The project team members are also stakeholders. Attend the project meetings – yes, they’re dull, but you might also hear something beneficial. If you get a report it’ll be second-hand, so get in there.

That way, you might notice that the “non-noisy” work includes digging up a car park surface at 1am, and raise a hand.

If an external stakeholder complains, say sorry – the first time. After that, people won’t believe you. If you were that sorry you wouldn’t be having repeat conversations about the same issue. And make sure you understand what their issue is, not what you think it is.

Remember that nature abhors a vacuum. If an external stakeholder complains, then you need to take ownership, investigate and respond quickly. In my case it took five weeks from the original complaint (and four Friday nights of disturbance) before anyone came to see me, even though I can see the Network Rail office from my flat. Would they have moved any quicker if I’d complained via a councillor, my MP or the local press? I’d like to think not, but…

Moral

Ultimately, public relations is about reputation. But stakeholder engagement also about timeliness, understanding and empathy. Be a solution, not another problem.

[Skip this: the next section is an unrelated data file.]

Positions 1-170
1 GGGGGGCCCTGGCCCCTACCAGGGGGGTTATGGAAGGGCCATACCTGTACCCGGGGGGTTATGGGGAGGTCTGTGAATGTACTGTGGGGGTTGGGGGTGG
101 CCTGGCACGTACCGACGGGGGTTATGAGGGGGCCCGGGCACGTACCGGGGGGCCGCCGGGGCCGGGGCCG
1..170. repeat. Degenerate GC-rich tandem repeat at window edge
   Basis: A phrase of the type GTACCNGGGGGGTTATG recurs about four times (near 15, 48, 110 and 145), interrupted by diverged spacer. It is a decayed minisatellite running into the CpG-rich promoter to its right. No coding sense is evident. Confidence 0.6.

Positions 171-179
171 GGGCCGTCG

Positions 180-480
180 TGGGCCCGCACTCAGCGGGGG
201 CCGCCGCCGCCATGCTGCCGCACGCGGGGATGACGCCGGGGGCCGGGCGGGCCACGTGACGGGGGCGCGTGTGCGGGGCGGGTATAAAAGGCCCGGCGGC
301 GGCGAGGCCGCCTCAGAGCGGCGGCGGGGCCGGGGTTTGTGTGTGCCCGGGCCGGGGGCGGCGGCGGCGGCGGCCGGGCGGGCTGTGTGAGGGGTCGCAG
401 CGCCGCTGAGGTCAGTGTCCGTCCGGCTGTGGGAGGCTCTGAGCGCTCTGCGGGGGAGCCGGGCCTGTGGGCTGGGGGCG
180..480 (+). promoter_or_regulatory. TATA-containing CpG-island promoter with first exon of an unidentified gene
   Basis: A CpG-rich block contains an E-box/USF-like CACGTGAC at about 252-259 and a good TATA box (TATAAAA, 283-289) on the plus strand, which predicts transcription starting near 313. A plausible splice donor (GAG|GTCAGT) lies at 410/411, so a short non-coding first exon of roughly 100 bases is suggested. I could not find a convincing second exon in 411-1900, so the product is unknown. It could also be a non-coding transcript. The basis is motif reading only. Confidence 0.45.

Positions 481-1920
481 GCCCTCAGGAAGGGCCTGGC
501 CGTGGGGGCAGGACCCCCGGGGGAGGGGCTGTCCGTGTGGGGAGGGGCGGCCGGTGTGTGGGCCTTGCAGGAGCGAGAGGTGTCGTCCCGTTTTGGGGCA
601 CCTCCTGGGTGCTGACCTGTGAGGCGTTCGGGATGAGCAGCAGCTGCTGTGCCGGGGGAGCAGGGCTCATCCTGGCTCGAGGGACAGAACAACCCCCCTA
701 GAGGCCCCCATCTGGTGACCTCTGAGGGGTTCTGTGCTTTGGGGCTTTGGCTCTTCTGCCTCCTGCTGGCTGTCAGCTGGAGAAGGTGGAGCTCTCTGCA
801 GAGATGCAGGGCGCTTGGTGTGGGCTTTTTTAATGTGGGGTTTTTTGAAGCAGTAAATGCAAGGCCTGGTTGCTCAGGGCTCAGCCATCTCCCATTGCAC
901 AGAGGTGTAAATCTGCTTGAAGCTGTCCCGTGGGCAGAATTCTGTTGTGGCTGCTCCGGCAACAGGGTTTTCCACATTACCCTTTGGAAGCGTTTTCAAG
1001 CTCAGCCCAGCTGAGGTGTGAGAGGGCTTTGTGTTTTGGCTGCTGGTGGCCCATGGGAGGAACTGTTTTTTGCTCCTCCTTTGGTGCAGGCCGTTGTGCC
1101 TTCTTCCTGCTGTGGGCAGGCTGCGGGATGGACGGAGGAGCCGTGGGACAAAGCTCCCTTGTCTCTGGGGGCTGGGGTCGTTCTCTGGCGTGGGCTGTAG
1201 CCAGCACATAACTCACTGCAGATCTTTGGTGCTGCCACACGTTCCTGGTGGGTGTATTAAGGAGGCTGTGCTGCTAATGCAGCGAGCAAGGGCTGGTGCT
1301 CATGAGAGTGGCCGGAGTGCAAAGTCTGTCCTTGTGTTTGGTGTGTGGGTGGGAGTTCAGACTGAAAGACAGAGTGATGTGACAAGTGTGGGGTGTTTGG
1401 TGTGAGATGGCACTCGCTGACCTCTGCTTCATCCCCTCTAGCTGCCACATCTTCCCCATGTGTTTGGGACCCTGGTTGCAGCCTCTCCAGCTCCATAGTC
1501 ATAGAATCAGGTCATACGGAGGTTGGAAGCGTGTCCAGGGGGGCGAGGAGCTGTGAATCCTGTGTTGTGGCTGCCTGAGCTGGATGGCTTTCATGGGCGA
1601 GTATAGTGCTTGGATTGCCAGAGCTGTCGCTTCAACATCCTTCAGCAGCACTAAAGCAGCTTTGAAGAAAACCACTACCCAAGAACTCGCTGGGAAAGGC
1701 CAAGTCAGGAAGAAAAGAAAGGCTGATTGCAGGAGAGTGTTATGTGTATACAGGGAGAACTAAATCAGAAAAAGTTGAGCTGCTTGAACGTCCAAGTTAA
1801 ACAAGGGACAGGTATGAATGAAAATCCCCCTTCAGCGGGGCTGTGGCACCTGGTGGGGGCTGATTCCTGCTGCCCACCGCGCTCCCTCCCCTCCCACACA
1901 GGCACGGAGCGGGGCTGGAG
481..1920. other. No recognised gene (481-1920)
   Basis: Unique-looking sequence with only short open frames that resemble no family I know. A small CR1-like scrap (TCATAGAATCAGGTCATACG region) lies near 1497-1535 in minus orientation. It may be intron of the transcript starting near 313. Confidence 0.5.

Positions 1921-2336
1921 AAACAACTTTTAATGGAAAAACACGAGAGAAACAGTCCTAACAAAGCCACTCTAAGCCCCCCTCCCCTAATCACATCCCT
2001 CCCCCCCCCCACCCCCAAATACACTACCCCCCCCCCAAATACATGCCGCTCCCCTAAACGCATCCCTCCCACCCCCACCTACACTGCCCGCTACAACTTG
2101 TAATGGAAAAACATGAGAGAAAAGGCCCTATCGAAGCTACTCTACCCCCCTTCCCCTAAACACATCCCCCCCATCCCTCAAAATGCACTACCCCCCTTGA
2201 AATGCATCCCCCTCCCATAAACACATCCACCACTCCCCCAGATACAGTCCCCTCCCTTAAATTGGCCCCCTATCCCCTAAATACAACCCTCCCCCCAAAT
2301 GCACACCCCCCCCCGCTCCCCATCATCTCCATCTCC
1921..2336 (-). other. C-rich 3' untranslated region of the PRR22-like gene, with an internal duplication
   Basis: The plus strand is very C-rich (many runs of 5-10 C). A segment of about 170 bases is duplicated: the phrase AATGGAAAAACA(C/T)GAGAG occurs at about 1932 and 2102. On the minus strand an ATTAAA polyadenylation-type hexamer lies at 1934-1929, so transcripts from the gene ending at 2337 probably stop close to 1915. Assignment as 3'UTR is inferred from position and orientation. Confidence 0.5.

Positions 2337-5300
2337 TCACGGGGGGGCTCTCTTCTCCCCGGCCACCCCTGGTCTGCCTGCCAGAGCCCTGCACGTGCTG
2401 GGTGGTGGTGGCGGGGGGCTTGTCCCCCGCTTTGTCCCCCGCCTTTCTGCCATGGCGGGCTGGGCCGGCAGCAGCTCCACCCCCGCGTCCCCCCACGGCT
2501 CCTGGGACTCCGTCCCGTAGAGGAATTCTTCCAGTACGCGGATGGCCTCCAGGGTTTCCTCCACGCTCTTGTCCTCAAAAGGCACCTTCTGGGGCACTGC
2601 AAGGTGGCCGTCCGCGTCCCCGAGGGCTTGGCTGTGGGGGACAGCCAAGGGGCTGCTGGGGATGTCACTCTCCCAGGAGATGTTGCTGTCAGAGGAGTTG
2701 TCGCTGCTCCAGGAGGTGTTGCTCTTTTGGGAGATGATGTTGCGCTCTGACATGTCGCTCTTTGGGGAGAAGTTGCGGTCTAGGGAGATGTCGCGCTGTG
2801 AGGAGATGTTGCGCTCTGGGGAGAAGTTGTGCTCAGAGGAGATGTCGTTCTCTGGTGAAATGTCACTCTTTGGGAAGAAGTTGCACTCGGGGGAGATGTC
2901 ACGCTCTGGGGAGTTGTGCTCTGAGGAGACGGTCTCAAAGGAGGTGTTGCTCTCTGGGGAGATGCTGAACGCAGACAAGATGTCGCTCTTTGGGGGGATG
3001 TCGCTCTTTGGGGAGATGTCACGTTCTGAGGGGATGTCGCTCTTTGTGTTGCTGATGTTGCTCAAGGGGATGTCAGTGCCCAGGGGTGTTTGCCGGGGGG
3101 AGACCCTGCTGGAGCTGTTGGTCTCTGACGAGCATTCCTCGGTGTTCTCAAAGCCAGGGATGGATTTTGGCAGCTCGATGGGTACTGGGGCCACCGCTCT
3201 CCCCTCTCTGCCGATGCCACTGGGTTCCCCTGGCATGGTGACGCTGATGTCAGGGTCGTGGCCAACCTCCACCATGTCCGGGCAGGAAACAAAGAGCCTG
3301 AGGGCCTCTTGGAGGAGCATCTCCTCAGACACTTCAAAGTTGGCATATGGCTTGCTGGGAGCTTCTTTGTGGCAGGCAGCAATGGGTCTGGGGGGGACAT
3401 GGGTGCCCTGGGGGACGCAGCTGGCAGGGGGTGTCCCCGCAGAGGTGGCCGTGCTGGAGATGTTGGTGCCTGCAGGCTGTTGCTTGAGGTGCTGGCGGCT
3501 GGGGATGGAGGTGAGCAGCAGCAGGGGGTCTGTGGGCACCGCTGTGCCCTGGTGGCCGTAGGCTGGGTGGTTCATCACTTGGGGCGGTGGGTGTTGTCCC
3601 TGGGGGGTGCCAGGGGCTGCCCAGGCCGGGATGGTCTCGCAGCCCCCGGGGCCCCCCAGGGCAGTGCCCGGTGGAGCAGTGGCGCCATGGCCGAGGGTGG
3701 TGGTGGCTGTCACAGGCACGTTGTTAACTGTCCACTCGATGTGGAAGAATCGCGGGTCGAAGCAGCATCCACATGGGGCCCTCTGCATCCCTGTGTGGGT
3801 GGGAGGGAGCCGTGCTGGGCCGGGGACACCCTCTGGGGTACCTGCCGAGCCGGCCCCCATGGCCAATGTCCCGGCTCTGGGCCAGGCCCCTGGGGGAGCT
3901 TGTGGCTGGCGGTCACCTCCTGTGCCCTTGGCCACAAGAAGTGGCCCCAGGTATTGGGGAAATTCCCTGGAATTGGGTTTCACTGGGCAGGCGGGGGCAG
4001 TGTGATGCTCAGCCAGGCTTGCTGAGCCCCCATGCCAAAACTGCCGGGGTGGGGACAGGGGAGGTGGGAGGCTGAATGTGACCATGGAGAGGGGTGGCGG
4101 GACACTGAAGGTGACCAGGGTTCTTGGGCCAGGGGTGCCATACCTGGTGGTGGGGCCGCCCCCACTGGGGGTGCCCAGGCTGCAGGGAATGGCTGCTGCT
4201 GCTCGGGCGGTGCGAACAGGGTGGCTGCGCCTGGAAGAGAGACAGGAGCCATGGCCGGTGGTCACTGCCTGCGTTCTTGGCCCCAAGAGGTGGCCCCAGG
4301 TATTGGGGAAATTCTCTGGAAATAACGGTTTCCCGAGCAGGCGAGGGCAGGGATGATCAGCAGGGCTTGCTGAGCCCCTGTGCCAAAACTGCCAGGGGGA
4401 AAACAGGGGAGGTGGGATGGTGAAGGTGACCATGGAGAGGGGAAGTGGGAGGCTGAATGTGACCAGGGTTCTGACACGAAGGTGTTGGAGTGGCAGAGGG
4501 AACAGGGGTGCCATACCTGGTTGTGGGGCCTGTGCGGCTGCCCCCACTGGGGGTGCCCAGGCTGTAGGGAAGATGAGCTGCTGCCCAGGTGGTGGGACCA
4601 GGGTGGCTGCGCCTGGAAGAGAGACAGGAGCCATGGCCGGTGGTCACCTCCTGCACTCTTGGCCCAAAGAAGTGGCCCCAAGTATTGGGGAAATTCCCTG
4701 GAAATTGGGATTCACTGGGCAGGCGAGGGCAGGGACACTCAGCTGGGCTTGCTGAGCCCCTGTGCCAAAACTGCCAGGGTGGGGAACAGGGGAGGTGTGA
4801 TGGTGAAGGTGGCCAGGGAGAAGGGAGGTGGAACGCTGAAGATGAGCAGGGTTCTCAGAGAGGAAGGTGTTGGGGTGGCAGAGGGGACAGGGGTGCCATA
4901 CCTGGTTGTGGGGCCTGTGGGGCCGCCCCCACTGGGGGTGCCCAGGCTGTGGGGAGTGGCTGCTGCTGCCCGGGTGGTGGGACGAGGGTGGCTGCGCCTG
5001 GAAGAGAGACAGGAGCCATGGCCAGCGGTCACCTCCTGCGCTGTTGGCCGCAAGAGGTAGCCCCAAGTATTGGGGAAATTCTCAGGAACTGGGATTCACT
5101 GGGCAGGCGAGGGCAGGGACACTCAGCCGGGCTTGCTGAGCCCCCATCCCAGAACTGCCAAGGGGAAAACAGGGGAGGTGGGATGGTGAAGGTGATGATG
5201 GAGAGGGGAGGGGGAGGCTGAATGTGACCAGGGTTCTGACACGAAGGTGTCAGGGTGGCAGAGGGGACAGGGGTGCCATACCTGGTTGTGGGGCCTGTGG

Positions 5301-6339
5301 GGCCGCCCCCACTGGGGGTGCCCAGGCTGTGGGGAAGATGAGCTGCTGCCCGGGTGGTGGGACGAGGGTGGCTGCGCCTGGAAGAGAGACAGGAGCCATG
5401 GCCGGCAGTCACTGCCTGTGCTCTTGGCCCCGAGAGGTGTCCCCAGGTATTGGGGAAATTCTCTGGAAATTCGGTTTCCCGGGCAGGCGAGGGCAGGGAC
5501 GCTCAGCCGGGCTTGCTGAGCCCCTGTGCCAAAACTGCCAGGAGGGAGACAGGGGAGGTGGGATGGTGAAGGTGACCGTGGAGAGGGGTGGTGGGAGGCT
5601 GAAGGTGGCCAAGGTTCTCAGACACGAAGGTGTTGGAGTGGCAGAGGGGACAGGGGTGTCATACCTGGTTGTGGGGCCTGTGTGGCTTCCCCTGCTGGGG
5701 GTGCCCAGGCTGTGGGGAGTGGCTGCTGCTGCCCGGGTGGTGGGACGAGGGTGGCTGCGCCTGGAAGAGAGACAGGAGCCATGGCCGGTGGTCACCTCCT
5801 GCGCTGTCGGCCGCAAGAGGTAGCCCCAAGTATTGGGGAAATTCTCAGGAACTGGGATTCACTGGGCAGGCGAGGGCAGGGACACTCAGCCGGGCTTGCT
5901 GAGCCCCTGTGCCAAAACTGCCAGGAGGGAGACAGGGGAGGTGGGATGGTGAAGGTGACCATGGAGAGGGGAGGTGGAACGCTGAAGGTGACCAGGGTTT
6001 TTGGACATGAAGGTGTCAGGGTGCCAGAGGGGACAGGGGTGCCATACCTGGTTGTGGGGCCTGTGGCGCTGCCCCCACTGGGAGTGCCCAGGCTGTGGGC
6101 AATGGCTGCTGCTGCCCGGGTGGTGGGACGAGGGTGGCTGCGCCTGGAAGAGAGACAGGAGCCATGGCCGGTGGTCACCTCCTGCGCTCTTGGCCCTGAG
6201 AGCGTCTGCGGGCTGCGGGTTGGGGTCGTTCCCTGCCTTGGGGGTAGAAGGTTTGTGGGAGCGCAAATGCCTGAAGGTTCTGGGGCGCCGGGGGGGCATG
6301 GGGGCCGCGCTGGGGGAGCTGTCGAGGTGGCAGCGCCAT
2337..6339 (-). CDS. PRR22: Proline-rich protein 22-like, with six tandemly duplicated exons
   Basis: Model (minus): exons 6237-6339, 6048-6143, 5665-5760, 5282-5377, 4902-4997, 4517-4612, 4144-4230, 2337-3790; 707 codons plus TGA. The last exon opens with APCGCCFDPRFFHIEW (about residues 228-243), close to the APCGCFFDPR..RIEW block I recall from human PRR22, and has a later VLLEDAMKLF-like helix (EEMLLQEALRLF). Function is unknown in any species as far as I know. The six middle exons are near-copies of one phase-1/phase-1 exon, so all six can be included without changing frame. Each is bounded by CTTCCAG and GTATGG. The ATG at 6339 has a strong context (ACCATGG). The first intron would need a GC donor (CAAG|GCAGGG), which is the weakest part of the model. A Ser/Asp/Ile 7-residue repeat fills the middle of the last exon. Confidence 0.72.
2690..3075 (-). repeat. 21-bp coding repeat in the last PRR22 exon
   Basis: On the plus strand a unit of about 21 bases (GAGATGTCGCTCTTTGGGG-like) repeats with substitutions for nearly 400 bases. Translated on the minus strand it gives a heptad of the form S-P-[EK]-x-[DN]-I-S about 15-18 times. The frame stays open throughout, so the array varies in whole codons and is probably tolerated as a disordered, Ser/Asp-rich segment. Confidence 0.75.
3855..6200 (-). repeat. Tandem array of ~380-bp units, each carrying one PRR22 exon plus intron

Update (Wednesday 15th)

Two hours after I posted this last night, work started on the platform with a jack-hammer until around 2am. This morning, the canopy is being carefully dismantled. Noisy work at night when we’re trying to sleep, quiet work during the day. You can imagine the email I fired off.

One thought on “Through the Looking Glass

  1. Forewarned is forearmed. Last year I ran some courses in Australia and one of the hotels I stayed in unhelpfully gave me a great case study. It was a hotel I loved and hated. It was an independent, which is brilliant. Had a great breakfast menu instead of a ubiquitous buffer. A wonderful bar where the barman spotted I have a thing about having a Negroni in hotels as he’d spotted it on Instagram so made sure my second night one was even better than the night before. The room was spacious and comfortable will nice decor and sensibly located plugs. So why did I hate it? On the second night of my three night say, in the middle of my two day course, it held a very, very noisy party. The bizarre layout of the hotel meant it wasn’t the floor below me, but across the corridor as that’s where the ballroom was. It finished at 23:30 which wasn’t too late. The thing is all the hotel needed to do to have not made me hate it… was tell me. If they’d put a card under my door and apologised. Even better if it had left chocolates or a half bottle of wine, but that would have been a bonus and not essential. Telling me and apologising would have been enough. Ironically, when I complained they tried to knock 50% of that night’s bill. The problem was my client was paying so I wouldn’t have seen any of it and as I wouldn’t be returning to Melbourne any time soon the offer of a credit note was equally useless. But I didn’t want either. Just to be told in advance and an apology. That was longer than I thought. Rant over.